For many spectators, the Tour de France route is an opportunity to discover the riches of the regions it passes through. The tourist guide, published in electronic format this year, lists the outstanding sites of cultural or architectural heritage for each stage.
Download the tourist guide of the stage(.pdf, 12 pages)
Although Alsace is France’s smallest region in terms of its surface area, it is the most densely populated one after Île-de-France and Nord-Pas de Calais. Its privileged location at the crossroads of Europe has made it the leading exporting region in France.
Alsace is made up of just two counties, Bas-Rhin (Strasbourg) and Haut-Rhin (Colmar). It has always benefitted from a degree of independence with regard to its nature and its functioning, as a result of its administrative and legal tradition.
Despite its small size, which is even less than that of Corsica, Alsace is quite a varied region. This is illustrated by its principal urban areas such as Strasbourg, the seat of the European Parliament and the headquarters for several international organisations. It is a listed World Heritage Site and remains an administrative, university and leading economic centre. A former independent republic, Mulhouse was the industrial centre of Alsace, and was called the “French Manchester”. Colmar has typical Alsatian architecture and promotes its traditions and its wines. Lastly, Haguenau is situated in the heart of the Alsatian forest.
This somewhat unusual French administrative region corresponding to a former province, the Earldom of Burgundy, (roughly equivalent to today’s Franche-Comté and its four counties – Doubs, Jura, Haute-Saône and the Territoire de Belfort) has retained a certain homogeneity and a true historical character.
Bordering Switzerland, Franche-Comté is a mountainous region, but it is also reputed for having the largest area of woodland in France, covering some 700,000 hectares, i.e. 43 % of its surface area. Although the fir tree is its emblem, the region also boasts the second largest deciduous forest in France, namely the “Forêt de Chaux”.
Population is concentrated around two major urban centres, Belfort-Montbéliard and Besançon, where many industrial activities are grouped. Peugeot in Sochaux, watchmaking and micro-technical industries in Besançon, and Alstom in Belfort, have all shaped the local economy and still strongly influence it today.
A paradise for cross-country skiers, the region has still to develop its full tourism potential. Yet its local fare - Morteau or Montbéliard smoked sausages, “Comté” (hard cheese), “Mont d’Or” (or Vacherin) cheese, vin jaune (lit. yellow wine), straw wine – and its abundant vegetation, which make it the greenest region in France, are sizeable assets.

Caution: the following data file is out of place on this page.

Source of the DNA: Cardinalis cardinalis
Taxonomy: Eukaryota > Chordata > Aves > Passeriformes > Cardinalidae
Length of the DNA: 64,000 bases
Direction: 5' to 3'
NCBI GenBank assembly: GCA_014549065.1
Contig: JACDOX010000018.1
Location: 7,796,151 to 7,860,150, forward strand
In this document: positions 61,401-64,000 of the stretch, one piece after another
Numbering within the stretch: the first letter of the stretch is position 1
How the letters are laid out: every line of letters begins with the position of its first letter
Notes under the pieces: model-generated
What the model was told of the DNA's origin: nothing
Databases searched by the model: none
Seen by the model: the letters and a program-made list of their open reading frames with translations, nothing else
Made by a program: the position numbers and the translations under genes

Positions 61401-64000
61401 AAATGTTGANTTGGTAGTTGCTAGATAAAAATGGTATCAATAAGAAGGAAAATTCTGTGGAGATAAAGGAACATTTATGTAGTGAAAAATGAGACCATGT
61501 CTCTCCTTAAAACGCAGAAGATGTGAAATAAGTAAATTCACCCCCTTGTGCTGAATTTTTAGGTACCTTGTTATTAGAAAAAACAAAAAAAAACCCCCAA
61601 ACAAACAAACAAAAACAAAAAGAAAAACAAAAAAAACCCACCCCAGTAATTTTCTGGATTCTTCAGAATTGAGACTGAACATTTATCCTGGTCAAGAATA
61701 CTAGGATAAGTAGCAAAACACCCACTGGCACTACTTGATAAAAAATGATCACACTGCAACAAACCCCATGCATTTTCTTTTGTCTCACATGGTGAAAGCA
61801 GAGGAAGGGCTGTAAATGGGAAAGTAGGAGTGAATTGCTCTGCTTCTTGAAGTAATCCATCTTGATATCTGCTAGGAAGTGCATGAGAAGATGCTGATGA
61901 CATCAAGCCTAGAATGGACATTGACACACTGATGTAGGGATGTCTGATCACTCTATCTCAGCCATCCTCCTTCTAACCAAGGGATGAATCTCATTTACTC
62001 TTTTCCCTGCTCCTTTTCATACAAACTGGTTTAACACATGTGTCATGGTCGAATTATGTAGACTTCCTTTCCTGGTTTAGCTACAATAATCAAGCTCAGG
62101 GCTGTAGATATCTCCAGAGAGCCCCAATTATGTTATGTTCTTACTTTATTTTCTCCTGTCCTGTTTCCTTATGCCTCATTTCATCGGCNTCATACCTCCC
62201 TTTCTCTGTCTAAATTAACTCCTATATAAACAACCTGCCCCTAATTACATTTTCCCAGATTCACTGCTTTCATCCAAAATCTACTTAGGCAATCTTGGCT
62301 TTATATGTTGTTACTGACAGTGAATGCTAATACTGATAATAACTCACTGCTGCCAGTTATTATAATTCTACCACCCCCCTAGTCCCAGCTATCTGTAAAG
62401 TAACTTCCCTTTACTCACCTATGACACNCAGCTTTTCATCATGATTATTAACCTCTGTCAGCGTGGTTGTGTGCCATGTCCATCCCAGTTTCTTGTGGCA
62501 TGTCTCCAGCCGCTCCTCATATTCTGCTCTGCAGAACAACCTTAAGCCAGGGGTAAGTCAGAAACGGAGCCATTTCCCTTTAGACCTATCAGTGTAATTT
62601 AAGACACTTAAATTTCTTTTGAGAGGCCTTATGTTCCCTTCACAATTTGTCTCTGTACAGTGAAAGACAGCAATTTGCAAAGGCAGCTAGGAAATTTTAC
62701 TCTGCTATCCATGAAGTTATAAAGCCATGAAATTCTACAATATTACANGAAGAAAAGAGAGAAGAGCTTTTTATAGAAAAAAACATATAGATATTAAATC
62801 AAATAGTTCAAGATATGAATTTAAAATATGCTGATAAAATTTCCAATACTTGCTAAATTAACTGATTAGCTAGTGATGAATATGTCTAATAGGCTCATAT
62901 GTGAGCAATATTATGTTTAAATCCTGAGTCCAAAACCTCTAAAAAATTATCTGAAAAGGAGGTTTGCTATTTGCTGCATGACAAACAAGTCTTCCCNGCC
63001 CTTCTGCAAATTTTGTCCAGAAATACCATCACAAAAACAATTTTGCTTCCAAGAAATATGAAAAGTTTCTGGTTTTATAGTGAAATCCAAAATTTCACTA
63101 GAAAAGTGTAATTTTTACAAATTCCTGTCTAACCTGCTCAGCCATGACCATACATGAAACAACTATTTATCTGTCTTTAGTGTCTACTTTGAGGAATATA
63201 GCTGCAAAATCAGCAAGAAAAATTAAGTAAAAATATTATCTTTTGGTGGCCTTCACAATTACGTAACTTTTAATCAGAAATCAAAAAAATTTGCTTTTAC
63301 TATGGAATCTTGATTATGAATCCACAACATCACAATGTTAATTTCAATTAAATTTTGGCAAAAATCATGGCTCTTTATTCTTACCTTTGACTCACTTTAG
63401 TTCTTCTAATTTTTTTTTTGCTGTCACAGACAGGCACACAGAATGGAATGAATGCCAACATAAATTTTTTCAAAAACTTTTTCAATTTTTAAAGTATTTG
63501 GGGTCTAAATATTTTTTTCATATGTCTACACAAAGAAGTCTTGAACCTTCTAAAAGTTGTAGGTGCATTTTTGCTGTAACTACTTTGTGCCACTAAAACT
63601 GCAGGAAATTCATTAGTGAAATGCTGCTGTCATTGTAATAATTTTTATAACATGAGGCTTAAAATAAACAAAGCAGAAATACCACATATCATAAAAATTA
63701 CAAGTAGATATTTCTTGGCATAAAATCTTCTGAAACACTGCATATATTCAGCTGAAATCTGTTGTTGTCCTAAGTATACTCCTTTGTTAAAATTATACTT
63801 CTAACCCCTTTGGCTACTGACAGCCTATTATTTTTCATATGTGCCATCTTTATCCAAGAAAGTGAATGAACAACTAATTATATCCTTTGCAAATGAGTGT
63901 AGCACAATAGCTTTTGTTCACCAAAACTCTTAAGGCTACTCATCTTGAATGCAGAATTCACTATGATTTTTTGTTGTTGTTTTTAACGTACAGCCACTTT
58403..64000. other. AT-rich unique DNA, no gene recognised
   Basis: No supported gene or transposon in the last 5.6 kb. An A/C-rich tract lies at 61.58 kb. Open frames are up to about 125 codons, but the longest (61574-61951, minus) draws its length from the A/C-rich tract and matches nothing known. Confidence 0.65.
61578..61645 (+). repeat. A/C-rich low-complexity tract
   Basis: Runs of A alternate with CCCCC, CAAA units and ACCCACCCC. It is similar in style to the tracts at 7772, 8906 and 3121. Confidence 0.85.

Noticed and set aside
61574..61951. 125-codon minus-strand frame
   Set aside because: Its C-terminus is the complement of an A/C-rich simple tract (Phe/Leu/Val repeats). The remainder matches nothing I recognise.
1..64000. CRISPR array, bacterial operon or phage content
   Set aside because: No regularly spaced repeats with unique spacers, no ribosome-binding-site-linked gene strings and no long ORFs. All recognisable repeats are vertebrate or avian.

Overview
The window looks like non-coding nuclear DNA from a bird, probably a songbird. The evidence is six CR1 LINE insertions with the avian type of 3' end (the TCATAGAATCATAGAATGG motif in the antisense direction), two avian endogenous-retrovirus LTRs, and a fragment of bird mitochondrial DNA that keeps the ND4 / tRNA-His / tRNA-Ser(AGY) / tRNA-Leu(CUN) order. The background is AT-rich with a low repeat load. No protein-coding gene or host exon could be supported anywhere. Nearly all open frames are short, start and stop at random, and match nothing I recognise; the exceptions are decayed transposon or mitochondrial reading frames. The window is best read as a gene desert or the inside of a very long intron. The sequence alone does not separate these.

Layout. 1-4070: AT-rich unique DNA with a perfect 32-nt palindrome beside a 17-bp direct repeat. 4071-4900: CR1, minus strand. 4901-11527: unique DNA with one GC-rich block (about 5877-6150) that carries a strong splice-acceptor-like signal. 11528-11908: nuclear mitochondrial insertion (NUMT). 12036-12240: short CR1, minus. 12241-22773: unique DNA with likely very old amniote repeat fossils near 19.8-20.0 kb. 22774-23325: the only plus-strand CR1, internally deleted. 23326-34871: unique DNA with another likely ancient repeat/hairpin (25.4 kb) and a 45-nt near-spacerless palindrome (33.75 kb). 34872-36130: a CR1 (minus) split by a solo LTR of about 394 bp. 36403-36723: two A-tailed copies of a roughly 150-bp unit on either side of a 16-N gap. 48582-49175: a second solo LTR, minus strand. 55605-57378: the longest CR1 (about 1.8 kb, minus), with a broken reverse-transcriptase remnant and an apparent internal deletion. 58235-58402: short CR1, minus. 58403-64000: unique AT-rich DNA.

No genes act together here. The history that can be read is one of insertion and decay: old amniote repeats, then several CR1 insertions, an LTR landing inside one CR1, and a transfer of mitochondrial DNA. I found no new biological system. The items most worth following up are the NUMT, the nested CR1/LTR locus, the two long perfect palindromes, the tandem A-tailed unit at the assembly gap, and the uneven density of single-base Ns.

Au XVe siècle, une météorite a violemment frappé la commune. Le Musée de la Régence en a conservé un fragment de 55 kg.
In the 15th century, a meteorite struck the town violently. The “Musée de la Régence”, (Regency Museum) displays a fragment of the meteorite which weighs 55kg.
Sub-prefectures: Altkirch, Guebwiller, Mulhouse, Ribeauvillé, Thann
There is no sub-prefecture
Sub-prefectures: Montbéliard, Pontarlier
Ghani Yalouz© Presse Sports
Ghani Yalouz, who is a native of Besançon, and the 1996 Greco-Roman Wrestling Olympic silver medal winner is today the National Technical Director of French athletics, having supervised the wrestling elite.
“I am still very attached to Besançon, the city that I left to go to the “INSEP” (the National Institute of Sport and Physical Education). As I am the NTD, I live in Paris. But my parents, my two brothers who have a clothing company and all of my childhood friends still live there. I still remember my old infant school, in the Rue de la Madeleine, and Pierre Brossolette Primary School in the Montrapon district. I also like returning to the “Place de L’Église” (Church Square) or going for a stroll towards Vauban’s citadel. I come back here at least once a month and as soon as I arrive, I go to the “Rive Gauche”, a restaurant on the “Pont Battant”. It is a very festive place which is run by my daughter’s godfather, who was a witness at my wedding. As for gastronomy, I like the local cheeses such as “Mont d’Or” which is served hot, “Morbier” or “Comté”.
Besançon has the atmosphere of Eastern France’s cities: they are lively at the weekend and calmer during the week. It is an attractive city, which you can quickly leave behind and find yourself in the middle of nowhere, surrounded by magnificent scenery. I like Ornans or Marnay, two wonderful villages, but also the counties of Haut-Doubs and Jura. Besançon is a sports city, with wrestling, female handball, basketball or football. Welcoming the Tour is a great privilege, and even more so as one of my best friends is the track racer Florian Rousseau. For my 40th birthday I received a bicycle and I often go cycling in Vincennes. I even had the opportunity to follow stages of the Tour de France with La Française des Jeux team. I also know Christian Prudhomme, whose company I appreciate, as he was interested in all kinds of sports disciplines when he presented the programme “Stade2”.”